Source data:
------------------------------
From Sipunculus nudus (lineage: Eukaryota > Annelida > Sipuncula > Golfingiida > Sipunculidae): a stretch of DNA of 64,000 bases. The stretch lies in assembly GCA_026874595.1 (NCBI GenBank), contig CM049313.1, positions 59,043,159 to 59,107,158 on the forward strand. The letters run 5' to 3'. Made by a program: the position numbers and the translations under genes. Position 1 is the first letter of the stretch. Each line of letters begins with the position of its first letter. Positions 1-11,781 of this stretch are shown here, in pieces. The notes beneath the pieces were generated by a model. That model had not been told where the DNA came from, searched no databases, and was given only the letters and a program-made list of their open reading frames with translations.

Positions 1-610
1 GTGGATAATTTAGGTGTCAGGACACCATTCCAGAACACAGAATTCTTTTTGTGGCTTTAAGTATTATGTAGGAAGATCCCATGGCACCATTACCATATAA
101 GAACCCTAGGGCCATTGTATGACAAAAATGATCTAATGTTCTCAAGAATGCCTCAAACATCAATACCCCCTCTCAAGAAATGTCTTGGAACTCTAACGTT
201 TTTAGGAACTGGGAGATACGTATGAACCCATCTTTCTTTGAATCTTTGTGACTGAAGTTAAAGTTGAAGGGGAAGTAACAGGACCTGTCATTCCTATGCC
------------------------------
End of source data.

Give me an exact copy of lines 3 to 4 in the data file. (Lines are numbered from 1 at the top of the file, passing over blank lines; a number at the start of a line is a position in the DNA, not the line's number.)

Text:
1 GTGGATAATTTAGGTGTCAGGACACCATTCCAGAACACAGAATTCTTTTTGTGGCTTTAAGTATTATGTAGGAAGATCCCATGGCACCATTACCATATAA
101 GAACCCTAGGGCCATTGTATGACAAAAATGATCTAATGTTCTCAAGAATGCCTCAAACATCAATACCCCCTCTCAAGAAATGTCTTGGAACTCTAACGTT